So We Live In the World of User-Created Content, Right, With Books Fading as a Relic of the Past? NO!
Did you all see this article about Wikipedia in the New York Times: "Wikipedia to Add Layer of Editing to Some Articles" tinyurl.com/nmos99 While the article mentions some of the famous Wiki gaffes — the false conspiracy stories implanted in the biography of John Seigenthaler, for examples — this is not yet another caution about using sources and careful research. Instead, we learn that the Wiki folks themselves — the great heralds of the new world in which the knowledge of the crowd replaces the wisdom of the expert — have decided that they need experienced editors to sift through some of the material they share with the public. In other words, after the great glorious thrill and excitement of creating Wiki world — which is wonderful, I use it all of the time — they have had to reinvent the wheel. We are watching evolution in action for they are reenacting the history of editing, and publishing — in short, of books.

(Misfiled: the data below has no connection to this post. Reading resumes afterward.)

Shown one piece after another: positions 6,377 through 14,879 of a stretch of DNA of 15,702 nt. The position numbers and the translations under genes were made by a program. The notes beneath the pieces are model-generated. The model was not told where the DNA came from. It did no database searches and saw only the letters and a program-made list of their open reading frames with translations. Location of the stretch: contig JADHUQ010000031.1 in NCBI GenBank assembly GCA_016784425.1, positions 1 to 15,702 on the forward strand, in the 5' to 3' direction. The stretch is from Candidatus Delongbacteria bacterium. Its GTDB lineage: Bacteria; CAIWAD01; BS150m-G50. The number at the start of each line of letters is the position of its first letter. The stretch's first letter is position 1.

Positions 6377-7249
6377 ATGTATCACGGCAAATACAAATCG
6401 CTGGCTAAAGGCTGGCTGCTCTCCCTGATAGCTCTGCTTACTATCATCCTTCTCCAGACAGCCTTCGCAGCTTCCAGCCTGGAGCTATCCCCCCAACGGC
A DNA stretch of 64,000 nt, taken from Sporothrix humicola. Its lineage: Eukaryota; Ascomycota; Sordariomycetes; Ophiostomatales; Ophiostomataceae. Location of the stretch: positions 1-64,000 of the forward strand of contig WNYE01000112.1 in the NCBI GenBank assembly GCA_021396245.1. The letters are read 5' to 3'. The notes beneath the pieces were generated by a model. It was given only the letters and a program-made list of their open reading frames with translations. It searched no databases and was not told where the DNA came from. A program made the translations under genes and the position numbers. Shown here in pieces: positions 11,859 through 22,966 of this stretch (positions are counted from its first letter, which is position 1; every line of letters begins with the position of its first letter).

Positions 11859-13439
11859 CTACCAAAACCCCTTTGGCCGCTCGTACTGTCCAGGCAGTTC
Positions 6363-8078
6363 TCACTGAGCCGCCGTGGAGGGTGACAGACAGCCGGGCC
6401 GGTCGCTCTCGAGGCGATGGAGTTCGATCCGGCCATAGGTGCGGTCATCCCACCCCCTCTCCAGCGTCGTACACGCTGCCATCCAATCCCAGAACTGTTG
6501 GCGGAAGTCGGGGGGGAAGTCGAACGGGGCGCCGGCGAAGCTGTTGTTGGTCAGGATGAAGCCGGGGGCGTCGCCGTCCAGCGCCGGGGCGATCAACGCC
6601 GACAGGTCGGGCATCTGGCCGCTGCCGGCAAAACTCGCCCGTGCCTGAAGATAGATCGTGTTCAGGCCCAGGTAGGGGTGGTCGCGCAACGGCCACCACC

Editors came into being as printing began to evolve into publishing. At one time a newspaper, a general store, a post office, might also be a printer (think Ben Franklin). The place where you went to create wedding invititation was also where you could get your screed about the Rights of Man set in type and run off the press. But as the places that printed began to see themselves as a house — the House of Harper, the House of Holt, the House of Scribner — that family identity also included making some decisions — about what would sell, about what was appropriate, about style and grammar. That middle manager was the editor.
So look at the strange place we are in today: book publishers are cutting back their editorial staff, hoping to rely on "franchise" writers whose name value is more important in the market than the virtues of any particular book (exactly the way your personal reputation in the old printed screed days got you an audience). In nonfiction, aggregators are selling school systems endless bites of knowledge — facts taken from websites (all checked and reliable) — but lacking any narrative. Again, a return to the days before there were editors, as if knowledge needed no voice, only access. And yet, at the very same time, the avatar of this new form of writing, knowledge, creation, and sharing — is, drum roll, reinventing the editor. As the title of this piece says, the snake is chasing its tail. How long will it be before we see wikipedia print books, and the cycle will be complete.